The Village of Pinehurst held a public hearing during its Tuesday Work Session to discuss amending zoning for 4.5 acres.
When Architect Pete Bogle addressed the council on the proposed zoning amendment to construct an additional 7,197-square-foot educational building for Village Chapel, he offered two solutions to the primary problem of storm run-off which floods the Woman’s Exchange area, several homes, and the Village Chapel.
One offer is to install 25-year storm basins, and the other offer is to install additional storm basins to catch the uphill flow from Old Town and Village Green East and West.
“It will save money to install during construction,” Bogle said.
Rendering of Village Chapel education building contributed by Architect Pete Bogle.
During the Public Hearing, Village Chapel Pastor John Jacobs summarized the 30-year growth trend with young families choosing Pinehurst. The youth are currently dropped-off at an administration building while parents drive off to another building for Sunday morning worship.
“Now is the time to change that,” Jacobs said.
John Rowerdink, Chairman of the Board of Trustees of Village Chapel, said that 94% of the congregation approved the proposal last September, and they raised the funds to complete it in less than a year.
Vicky Smith, Minister of Children and Youth, said that there were 20 children in choir. She said that there is not enough room for age-dedicated classrooms and that sixth-graders were in the same room as seniors. When a child from the third to fifth grade classroom needs to use the bathroom, the child must walk through two other classrooms.
Grievances about inadequate furniture, including adult furniture in children’s rooms was shared. Concerns about disruption from the modular’s thin walls and safety concerns due to excess access to doors from children were shared as speakers favored the construction of “Heritage Hall.”
John Hoffman, a Village resident, said that he read Bogle’s engineering records with “great interest” and has concerns with the zoning change because it would allow previously unallowed zoning and shows “extreme non-conformity” to Pinehurst Development Ordinances. His concern with impervious surface is because Bogle proposed 33% impervious surface which is over double the recommended limit of 12%.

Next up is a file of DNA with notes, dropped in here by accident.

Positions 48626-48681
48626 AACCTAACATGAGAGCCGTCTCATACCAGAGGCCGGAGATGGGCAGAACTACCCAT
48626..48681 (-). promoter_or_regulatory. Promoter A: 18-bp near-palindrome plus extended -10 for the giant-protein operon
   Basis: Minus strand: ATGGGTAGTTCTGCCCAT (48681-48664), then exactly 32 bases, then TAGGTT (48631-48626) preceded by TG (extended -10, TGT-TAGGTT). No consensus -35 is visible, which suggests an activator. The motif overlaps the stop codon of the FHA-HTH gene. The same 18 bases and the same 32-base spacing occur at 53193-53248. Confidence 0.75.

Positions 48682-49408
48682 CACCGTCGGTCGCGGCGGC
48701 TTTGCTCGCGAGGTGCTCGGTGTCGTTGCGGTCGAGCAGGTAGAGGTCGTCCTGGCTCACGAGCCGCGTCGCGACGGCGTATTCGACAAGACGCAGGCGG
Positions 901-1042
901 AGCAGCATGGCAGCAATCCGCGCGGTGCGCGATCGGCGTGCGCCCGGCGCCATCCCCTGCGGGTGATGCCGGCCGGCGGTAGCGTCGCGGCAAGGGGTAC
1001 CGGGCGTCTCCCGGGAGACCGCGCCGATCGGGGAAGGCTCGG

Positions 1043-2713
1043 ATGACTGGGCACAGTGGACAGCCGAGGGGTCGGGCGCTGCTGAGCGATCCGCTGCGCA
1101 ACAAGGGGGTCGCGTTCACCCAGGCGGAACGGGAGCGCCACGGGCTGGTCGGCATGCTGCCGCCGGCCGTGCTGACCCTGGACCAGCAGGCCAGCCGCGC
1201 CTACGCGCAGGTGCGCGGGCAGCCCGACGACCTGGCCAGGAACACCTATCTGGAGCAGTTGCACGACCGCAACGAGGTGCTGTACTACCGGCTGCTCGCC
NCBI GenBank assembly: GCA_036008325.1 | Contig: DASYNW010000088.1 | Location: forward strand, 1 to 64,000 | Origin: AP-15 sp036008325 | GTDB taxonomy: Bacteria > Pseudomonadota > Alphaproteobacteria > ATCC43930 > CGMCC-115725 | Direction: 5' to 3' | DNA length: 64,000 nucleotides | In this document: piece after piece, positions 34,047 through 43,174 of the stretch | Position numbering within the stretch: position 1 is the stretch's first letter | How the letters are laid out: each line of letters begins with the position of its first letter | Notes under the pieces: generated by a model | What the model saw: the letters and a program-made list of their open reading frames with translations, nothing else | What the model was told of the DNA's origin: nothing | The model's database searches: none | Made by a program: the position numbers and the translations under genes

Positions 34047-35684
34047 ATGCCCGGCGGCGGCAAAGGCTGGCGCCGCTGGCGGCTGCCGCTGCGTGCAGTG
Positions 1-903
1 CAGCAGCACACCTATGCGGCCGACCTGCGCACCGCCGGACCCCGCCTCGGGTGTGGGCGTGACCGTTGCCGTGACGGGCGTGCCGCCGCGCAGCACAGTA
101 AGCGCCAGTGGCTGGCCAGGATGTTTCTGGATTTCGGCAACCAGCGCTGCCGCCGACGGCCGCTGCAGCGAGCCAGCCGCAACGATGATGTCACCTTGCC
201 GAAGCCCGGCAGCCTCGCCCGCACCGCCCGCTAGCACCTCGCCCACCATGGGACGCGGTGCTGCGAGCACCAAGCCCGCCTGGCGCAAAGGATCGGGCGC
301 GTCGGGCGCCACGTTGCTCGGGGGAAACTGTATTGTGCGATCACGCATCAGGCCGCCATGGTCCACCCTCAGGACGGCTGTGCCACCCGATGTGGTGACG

Hoffman’s second issue is flooding from storm run-off and said it was a major problem, calling the construction a “serious disservice to the entire area.”
Hoffman’s third issue is the ratio of 10,500-available-square-feet of space with Bogle’s 20 new parking spaces. The 20 spaces allow for 60 people.
“This parking scheme has reached a sustainable limit at the present non-conforming limit of 22.3 impervious surface,” Hoffman said, “This is strictly a land use issue which involves the entire Village.”
Council members listed issues with the square footage having increased from its original design of 6,300-square feet, preserving the site’s historic dignity, inadequate parking, the replacement of trees and the increase in impervious surface.
The playground was a concern because “outside activity” is different than the indoor activity of children on Sundays. The timing and hours of “allowed uses” was discussed.
There is a stipulation that the educational building cannot serve as a school.
Slides with artist renderings provided visuals on the proposed project and demonstrated how shrubs will be used as buffers as well as s-shaped driveways.
It was suggested that Magnolias, Dogwoods and Holly trees replace some to the 50 trees to be removed.
The Development Ordinance and Zoning Map discussion on the proposed extension of Village Chapel will continue at the July 28 meeting without a public hearing.
Written by Sandhills Sentinel Journalism Intern Stephanie M. Sellers.
Photo of Village Chapel in Pinehurst by Sandhills Sentinel Photographer Cow McFarland.